31 U.S. governors say they oppose accepting Syrian refugees in their states
1,500 Syrian refugees have been accepted into the United States since 2011
Seven states explicitly say they will allow refugees
More than half the nation’s governors say they oppose letting Syrian refugees into their states, although the final say on this contentious immigration issue will fall to the federal government.
States protesting the admission of refugees range from Alabama and Georgia, to Texas and Arizona, to Michigan and Illinois, to Maine and New Hampshire. Among these 31 states, all but one have Republican governors.
The announcements came after authorities revealed that at least one of the suspects believed to be involved in the Paris terrorist attacks entered Europe among the current wave of Syrian refugees. He had falsely identified himself as a Syrian named Ahmad al Muhammad and was allowed to enter Greece in early October.
Some leaders say they either oppose taking in any Syrian refugees being relocated as part of a national program or asked that they be particularly scrutinized as potential security threats.
Only 1,500 Syrian refugees have been accepted into the United States since 2011, but the Obama administration announced in September that 10,000 Syrians will be allowed entry next year.
The Council on American-Islamic Relations said Monday, “Defeating ISIS involves projecting American ideals to the world. Governors who reject those fleeing war and persecution abandon our ideals and instead project our fears to the world.”
Authority over admitting refugees to the country, though, rests with the federal government – not with the states – though individual states can make the acceptance process much more difficult, experts said.
American University law professor Stephen I. Vladeck put it this way: “Legally, states have no authority to do anything because the question of who should be allowed in this country is one that the Constitution commits to the federal government.” But Vladeck noted that without the state’s participation, the federal government would have a much more arduous task.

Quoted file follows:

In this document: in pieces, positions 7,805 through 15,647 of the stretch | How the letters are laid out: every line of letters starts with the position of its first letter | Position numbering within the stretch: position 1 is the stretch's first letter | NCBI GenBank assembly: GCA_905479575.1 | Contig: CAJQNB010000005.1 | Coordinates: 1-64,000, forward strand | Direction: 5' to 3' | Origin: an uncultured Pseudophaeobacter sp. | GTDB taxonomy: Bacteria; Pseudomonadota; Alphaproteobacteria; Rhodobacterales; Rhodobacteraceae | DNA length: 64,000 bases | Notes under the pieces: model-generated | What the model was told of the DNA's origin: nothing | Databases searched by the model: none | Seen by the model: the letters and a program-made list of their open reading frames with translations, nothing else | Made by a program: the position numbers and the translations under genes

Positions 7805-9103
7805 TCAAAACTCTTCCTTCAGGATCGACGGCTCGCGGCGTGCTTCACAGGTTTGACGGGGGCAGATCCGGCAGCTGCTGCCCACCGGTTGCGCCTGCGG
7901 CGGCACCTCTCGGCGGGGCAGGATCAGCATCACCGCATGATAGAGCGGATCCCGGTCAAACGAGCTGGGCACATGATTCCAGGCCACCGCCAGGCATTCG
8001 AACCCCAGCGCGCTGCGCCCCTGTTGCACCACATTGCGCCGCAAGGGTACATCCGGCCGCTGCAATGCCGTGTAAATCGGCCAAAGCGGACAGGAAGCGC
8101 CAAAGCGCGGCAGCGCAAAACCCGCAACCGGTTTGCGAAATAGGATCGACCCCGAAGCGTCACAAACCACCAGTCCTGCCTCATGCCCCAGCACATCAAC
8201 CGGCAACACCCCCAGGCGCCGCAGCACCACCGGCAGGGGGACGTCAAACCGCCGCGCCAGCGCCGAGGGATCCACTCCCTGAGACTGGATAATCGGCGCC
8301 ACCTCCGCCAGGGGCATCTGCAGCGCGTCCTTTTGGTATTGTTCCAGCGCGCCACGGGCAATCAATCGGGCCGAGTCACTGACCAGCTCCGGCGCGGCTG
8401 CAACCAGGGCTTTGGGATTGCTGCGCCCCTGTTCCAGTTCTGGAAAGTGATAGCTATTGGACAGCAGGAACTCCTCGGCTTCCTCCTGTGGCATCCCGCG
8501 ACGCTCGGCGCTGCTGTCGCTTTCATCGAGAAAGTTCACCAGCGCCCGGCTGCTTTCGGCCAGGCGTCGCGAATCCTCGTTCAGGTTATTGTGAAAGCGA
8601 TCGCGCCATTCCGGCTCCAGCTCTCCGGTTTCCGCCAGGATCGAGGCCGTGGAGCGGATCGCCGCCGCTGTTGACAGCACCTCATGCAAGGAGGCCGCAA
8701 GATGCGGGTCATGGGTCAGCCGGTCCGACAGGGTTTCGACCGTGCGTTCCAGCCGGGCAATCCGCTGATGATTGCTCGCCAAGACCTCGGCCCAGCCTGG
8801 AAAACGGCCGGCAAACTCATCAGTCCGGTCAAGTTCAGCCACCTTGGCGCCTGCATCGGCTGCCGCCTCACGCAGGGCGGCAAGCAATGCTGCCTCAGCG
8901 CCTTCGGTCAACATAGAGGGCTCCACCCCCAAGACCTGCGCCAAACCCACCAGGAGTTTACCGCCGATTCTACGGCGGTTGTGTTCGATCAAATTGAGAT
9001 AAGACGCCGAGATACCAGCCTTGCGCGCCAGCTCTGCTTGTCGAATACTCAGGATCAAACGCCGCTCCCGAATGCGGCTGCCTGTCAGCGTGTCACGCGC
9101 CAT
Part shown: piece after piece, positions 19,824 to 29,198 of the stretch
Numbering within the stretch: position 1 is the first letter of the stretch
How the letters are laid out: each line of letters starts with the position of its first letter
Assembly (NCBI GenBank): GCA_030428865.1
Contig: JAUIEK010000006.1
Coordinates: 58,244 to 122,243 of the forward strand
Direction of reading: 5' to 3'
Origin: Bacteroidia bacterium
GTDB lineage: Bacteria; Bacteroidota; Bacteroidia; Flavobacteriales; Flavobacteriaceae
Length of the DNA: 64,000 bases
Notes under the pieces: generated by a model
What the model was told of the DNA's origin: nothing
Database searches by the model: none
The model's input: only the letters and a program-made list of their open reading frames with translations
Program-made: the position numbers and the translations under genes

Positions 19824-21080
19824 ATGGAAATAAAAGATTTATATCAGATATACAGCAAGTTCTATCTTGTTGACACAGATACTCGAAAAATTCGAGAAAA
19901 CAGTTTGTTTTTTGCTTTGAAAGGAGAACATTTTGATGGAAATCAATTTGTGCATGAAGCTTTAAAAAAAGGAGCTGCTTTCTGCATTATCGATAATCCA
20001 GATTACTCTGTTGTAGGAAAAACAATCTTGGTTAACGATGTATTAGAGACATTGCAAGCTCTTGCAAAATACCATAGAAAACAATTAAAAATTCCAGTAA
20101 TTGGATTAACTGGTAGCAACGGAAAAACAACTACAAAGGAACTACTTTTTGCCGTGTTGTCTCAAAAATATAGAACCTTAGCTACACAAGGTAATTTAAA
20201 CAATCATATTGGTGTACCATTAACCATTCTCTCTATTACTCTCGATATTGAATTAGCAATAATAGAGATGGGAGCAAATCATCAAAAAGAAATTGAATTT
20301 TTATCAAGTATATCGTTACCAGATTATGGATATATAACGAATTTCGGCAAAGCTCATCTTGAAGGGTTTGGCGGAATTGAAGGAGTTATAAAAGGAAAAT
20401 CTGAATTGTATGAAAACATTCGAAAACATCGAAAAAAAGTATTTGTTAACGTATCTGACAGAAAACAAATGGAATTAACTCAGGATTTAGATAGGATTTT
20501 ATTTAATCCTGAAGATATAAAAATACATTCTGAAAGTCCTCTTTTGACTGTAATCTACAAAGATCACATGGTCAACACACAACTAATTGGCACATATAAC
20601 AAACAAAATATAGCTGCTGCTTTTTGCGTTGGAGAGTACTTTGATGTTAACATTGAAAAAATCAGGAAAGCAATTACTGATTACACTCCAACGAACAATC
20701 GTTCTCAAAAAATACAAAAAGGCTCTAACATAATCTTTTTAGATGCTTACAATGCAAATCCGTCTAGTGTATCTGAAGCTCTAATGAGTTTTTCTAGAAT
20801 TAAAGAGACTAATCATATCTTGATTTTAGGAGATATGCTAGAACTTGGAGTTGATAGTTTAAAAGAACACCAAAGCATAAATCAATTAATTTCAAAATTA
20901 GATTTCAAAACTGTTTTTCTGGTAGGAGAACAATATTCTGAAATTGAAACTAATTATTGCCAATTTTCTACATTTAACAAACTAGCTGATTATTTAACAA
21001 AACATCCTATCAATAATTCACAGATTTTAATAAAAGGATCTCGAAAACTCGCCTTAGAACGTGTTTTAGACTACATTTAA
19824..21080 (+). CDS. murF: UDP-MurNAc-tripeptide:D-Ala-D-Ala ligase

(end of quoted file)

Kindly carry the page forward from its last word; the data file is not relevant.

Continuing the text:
“So a state can’t say it is legally objecting, but it can refuse to cooperate, which makes thing much more difficult.”
Kevin Appleby, director of migration policy at the U.S. Conference of Catholic Bishops, said one tactic states could use would be to cut their own funding in areas such as resettling refugees. The conference is the largest refugee resettlement organization in the country.
But “when push comes to shove, the federal government has both the plenary power and the power of the 1980 Refugee Act to place refugees anywhere in the country,” Appleby said.
More than 250,000 people have died since the violence broke out in Syria in 2011, and at least 11 million people in the country of 22 million have fled their homes. Syrians are now the world’s largest refugee population, according to the United Nations. Most are struggling to find safe haven in Europe.
In announcing that his state would not accept any Syrian refugees, Texas Gov. Greg Abbott tweeted Monday on his personal account, “I demand the U.S. act similarly,” he said. “Security comes first.”
In a letter to President Barack Obama, Abbott said “American humanitarian compassion could be exploited to expose Americans to similar deadly danger,” referring to Friday’s deadly attacks in Paris.
In a statement from Georgia’s governor, Republican Nathan Deal, he said Georgia will not accept Syrian refugees “until the federal government and Congress conducts a thorough review of current screening procedures and background checks.”
Alabama Gov. Robert Bentley also rejected the possibility of allowing Syrian refugees into his state and connected refugees with potential terror threats.
“After full consideration of this weekend’s attacks of terror on innocent citizens in Paris, I will oppose any attempt to relocate Syrian refugees to Alabama through the U.S. Refugee Admissions Program,” Bentley said Sunday in a statement.
“As your governor, I will not stand complicit to a policy that places the citizens of Alabama in harm’s way.”
There is currently no credible threat against the state, the governor’s office said, and no Syrian refugees have been relocated to Alabama so far.
As the list of states blocking refugees grows, at least one state, Delaware, announced that it plans to accept refugees.
“It is unfortunate that anyone would use the tragic events in Paris to send a message that we do not understand the plight of these refugees, ignoring the fact that the people we are talking about are fleeing the perpetrators of terror,” Gov. Jack Markell said in a statement.
States whose governors oppose Syrian refugees coming in:
– New Hampshire
– New Jersey
– New Mexico
– North Carolina
– North Dakota
– South Carolina
– South Dakota
States whose governors say they will accept refugees:
Michigan Gov. Rick Snyder said the state would “put on hold our efforts to accept new refugees.”